Drummer Cafe has an excellent educational article on using number cells to create fills.
As a beginner, it’s easier to start off with combinations of quarter-notes (1), eighth-notes (2), and sixteenth-notes (4) only. If you are creating a fill in a 4/4 time signature, then that gives you four combinations (groups, beats, counts, etc) of notes.
Without going into detail on every one of these aspects, here are some general considerations before choosing your first pair of sticks.
1. Most brands of drumsticks are categorized by letter. Sʼs (designed for “street” playing, such as drum corps and marching band) have the largest diameter, Bʼs (designed for concert band playing) are smaller in diameter than the Sʼs, and Aʼs (originally designed for big band or dance-type orchestras) have the smallest diameter.
Check out this great lesson from Drummer Cafe on breaking down Joe Morello’s “Adventures in Time.”
Here’s another great lesson on practicing from our good friends over at Drummer Cafe.
Creativity is a key element in being the drummer you want to be. Using the pattern that you made up and putting it to use in a performance situation is a great feeling. Creativity is something that should be done every day, and trying to analyze a technical challenge in your practicing is no different. If you are creative you can find different angles to approach something and eventually overcome it.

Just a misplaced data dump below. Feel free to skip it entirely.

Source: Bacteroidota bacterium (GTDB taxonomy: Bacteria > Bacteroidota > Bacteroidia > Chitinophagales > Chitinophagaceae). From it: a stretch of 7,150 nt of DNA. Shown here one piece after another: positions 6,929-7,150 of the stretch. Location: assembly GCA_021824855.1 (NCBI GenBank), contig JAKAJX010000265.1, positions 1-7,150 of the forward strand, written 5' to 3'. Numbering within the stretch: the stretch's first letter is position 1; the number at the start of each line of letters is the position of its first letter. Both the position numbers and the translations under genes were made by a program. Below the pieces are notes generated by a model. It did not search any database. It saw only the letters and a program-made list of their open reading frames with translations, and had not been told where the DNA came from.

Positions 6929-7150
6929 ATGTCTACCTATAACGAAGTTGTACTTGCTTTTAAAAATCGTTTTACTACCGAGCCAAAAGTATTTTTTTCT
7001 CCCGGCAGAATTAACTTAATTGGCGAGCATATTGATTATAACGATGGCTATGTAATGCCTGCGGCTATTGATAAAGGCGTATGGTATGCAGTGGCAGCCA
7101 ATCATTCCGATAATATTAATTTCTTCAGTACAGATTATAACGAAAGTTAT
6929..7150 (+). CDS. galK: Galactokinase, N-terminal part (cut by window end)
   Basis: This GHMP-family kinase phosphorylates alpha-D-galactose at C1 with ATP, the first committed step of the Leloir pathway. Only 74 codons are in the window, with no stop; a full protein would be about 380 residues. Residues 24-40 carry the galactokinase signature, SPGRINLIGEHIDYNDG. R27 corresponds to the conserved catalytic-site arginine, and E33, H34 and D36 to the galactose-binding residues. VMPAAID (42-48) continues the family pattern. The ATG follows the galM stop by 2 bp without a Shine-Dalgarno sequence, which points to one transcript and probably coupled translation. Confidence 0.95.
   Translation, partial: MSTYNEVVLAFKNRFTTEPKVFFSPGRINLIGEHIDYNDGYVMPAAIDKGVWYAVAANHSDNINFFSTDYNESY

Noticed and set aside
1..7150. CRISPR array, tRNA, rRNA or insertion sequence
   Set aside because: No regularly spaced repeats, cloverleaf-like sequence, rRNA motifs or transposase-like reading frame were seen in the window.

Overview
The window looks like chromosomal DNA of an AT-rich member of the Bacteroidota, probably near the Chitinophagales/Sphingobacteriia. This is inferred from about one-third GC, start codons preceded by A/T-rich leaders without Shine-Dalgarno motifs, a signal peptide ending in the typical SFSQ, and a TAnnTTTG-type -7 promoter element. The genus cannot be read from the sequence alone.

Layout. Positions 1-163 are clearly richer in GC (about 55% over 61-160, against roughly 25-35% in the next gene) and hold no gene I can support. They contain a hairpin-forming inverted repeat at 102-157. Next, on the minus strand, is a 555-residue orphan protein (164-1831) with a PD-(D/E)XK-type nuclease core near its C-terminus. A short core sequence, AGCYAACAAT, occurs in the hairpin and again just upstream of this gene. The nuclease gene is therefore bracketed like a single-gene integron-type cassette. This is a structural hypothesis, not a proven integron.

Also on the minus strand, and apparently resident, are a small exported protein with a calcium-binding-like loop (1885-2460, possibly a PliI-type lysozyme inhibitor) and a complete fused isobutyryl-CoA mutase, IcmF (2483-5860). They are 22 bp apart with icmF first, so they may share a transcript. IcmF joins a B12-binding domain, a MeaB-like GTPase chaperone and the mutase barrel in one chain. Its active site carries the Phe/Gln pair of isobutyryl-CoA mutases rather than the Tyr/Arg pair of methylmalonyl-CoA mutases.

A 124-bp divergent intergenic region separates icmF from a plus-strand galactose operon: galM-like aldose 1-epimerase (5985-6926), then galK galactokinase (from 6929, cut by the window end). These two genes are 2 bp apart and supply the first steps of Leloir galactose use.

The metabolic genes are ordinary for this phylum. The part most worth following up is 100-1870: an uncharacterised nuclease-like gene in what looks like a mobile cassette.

Bart Elliott and the folks over at the Drummer Cafe have recently posted up a WONDERFUL written and video tribute to William F Ludwig II who just passed away.
The Ludwig legacy began in 1909 when William F. Ludwig Sr. and uncle, Theobald Ludwig, created the Ludwig & Ludwig Drum Company. The company was originally built around a bass drum pedal that the two brothers had invented for the working professional drummer. And by the 1920’s the Ludwig Drum Company had became the world’s largest drum manufacturing company.
Our good friends at Drummer Cafe have just launched a weekly drumming video series: DrummerCafe.TV.
DrummerCafé.TV will feature a new 30-60 minute episode each week, covering a broad range of drum and music related topics. “I want there to be something for everyone”, explains Elliott, “so there will definitely be a mix of infotainment and educational content for drummers AND percussionists. There’s always something new cooking at the Drummer Café, and DrummerCafé.TV is bound to satisfy the most discerning percussive palette.”